Numerous lawsuits were filed by individuals who have suffered femur fractures as a result of taking Fosamax, and these lawsuits have raised important questions about the safety of this drug.
In 2010, the FDA mandated that bisphosphonate manufacturers revise their labeling to include a warning that atypical femur fractures had been reported in some bisphosphonate users. The FDA took this action shortly after a task force of the American Society for Bone and Mineral Research (“ASBMR”) published a study of the issue of AFFs in bisphosphonate users. The ASBMR updated its analysis approximately three years later.
Lawsuits followed that alleged long-term use of Fosamax from 1999 to 2010 led to atypical femur fractures.
The first lawsuits related to Fosamax and femur fractures were filed in the late 2000s, and since then, hundreds of individuals have come forward with similar claims. These lawsuits alleged that the manufacturers of Fosamax failed to adequately warn patients and healthcare providers about the risk of femur fractures associated with the drug, and that the manufacturers should have known about this risk based on the available scientific evidence.
Fosamax Jury Verdict in 2013
It took a New Jersey federal jury an hour and twenty minutes to determine that Fosamax did not cause a Plaintiff’s femur fracture. In the first verdict in a Fosamax case where the Plaintiff claims that the osteoporosis drug weakened her thigh bone, the jury said that Plaintiff did not prove her case.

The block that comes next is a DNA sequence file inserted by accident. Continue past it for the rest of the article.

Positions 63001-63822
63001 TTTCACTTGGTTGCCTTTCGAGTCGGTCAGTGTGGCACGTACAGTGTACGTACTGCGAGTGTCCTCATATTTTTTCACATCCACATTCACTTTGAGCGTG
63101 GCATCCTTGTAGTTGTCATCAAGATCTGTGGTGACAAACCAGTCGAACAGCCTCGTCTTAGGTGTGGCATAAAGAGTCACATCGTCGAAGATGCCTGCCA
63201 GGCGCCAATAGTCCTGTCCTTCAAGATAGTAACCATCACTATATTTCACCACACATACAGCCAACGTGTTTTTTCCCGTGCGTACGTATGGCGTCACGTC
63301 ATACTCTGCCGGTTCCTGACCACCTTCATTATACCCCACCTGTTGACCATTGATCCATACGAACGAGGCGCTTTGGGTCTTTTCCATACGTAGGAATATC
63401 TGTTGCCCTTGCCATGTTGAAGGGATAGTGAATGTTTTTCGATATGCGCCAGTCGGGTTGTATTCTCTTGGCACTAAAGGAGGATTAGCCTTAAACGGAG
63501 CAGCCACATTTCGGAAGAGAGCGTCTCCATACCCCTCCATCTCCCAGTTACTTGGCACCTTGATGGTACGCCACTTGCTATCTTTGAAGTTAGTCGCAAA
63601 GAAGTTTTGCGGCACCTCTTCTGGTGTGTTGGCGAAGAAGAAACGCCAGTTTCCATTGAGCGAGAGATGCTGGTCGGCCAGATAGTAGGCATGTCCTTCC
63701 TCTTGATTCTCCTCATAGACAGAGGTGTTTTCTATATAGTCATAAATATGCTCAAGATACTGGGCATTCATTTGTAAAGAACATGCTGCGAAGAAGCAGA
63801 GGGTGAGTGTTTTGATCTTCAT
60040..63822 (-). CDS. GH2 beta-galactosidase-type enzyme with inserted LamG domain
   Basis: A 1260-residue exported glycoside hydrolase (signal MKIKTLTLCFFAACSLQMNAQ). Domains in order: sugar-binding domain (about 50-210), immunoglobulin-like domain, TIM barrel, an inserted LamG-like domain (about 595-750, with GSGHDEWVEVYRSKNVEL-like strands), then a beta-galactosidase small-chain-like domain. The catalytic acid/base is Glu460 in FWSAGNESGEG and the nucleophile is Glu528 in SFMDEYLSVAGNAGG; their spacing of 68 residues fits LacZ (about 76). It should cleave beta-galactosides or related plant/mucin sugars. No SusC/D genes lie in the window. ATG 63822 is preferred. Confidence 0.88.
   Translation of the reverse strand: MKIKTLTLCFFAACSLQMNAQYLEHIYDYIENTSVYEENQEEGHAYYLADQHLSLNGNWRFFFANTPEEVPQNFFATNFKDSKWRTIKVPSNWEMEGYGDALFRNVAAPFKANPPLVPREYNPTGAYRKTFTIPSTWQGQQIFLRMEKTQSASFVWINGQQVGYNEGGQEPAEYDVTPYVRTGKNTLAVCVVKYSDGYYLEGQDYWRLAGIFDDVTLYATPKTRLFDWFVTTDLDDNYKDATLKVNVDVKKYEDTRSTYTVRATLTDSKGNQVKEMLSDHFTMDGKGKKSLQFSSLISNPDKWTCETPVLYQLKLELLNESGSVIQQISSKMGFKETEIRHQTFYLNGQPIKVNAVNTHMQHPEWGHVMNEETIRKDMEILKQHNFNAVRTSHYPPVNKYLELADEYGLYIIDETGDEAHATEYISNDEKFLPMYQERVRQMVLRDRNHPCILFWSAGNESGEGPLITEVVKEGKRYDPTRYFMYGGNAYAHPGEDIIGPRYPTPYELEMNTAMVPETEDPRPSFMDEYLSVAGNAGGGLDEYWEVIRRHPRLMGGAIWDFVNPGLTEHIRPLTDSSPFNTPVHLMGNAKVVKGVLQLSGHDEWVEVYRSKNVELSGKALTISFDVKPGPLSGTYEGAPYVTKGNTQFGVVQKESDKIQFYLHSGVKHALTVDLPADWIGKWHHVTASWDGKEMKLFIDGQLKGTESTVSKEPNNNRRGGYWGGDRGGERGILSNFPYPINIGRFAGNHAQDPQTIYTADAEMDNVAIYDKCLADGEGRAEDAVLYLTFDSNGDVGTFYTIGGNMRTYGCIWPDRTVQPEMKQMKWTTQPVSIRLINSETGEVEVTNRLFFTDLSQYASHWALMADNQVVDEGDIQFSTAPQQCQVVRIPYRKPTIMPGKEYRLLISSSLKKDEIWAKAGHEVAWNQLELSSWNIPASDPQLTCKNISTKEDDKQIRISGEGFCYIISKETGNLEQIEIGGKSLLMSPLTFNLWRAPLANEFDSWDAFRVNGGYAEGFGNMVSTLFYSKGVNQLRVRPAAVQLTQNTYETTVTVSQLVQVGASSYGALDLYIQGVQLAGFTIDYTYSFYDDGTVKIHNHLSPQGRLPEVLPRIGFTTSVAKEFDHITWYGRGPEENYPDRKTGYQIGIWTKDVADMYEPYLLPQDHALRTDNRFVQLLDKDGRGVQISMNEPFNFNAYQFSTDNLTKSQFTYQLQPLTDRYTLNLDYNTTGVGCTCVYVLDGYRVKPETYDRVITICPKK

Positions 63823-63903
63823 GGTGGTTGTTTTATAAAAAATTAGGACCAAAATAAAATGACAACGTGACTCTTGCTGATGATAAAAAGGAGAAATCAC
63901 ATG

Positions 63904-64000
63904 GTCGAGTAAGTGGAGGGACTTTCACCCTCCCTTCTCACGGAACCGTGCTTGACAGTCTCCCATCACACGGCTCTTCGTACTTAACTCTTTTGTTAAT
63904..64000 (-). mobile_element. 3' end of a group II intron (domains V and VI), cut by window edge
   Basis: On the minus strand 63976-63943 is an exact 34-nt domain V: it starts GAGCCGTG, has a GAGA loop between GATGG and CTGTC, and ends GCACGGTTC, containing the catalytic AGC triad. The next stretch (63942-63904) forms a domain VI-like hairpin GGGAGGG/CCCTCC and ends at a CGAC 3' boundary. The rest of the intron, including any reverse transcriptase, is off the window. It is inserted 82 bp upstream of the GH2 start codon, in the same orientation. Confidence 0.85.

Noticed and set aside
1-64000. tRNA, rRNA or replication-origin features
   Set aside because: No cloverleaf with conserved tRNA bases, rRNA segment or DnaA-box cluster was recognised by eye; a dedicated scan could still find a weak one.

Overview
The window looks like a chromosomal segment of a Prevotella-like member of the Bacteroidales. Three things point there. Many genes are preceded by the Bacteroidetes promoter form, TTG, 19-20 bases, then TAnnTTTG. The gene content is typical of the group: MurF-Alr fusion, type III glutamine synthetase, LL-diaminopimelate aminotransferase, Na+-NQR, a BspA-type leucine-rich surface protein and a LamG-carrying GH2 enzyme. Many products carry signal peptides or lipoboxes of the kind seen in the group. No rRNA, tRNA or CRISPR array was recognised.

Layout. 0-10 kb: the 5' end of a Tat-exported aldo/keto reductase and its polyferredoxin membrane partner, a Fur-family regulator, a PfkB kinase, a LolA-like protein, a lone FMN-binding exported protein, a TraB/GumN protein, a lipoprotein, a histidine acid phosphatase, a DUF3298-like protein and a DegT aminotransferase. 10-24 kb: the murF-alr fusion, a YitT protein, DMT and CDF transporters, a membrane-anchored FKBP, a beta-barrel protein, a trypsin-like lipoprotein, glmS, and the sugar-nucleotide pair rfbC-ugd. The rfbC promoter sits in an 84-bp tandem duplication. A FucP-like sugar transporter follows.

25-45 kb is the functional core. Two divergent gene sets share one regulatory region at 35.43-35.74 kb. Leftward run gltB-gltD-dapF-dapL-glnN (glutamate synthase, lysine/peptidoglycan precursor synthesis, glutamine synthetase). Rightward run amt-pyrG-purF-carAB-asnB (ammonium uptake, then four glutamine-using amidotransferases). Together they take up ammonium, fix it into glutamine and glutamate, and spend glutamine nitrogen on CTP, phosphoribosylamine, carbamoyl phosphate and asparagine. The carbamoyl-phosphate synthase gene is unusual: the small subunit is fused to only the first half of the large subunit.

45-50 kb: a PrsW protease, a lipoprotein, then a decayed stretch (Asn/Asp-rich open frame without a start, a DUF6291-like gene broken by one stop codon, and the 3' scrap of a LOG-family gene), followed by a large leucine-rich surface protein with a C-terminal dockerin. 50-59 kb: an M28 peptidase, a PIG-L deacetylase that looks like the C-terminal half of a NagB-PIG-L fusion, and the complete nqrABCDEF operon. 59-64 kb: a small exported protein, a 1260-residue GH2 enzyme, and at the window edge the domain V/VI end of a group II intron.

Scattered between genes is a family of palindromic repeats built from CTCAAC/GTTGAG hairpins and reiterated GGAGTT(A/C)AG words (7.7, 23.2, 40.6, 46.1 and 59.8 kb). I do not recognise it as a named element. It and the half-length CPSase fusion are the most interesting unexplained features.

After having taken Fosamax for eight years, Plaintiff, now fifty-eight, fractured her right femur, requiring surgical repair. She sued, alleging that Fosamax caused her atypical femur fracture and that its manufacturer, Merck, failed to warn her doctor about the risk. Merck, pleased with the verdict, stated that the company provided appropriate and timely information about Fosamax to consumers.
Plaintiff’s suit had been transferred to the Fosamax femur fracture MDL, sometimes referred to as “Fosamax II” as an earlier Fosamax MDL was formed to deal with claims of osteonecrosis of the jaw (ONJ). Merck has said that there are about 3,300 Fosamax femur fracture cases, and about 1,230 ONJ cases.
In this case, Merck claimed that Plaintiff was at risk for a “fragility fracture” that Fosamax reduced, but could not eliminate. They further claimed that Plaintiff did not sustain an atypical femur fracture.
This case had been selected for the second bellwether trial in the MDL. The first trial ended in a mistrial after Plaintiff suffered a heart attack.
Federal Preemption Argument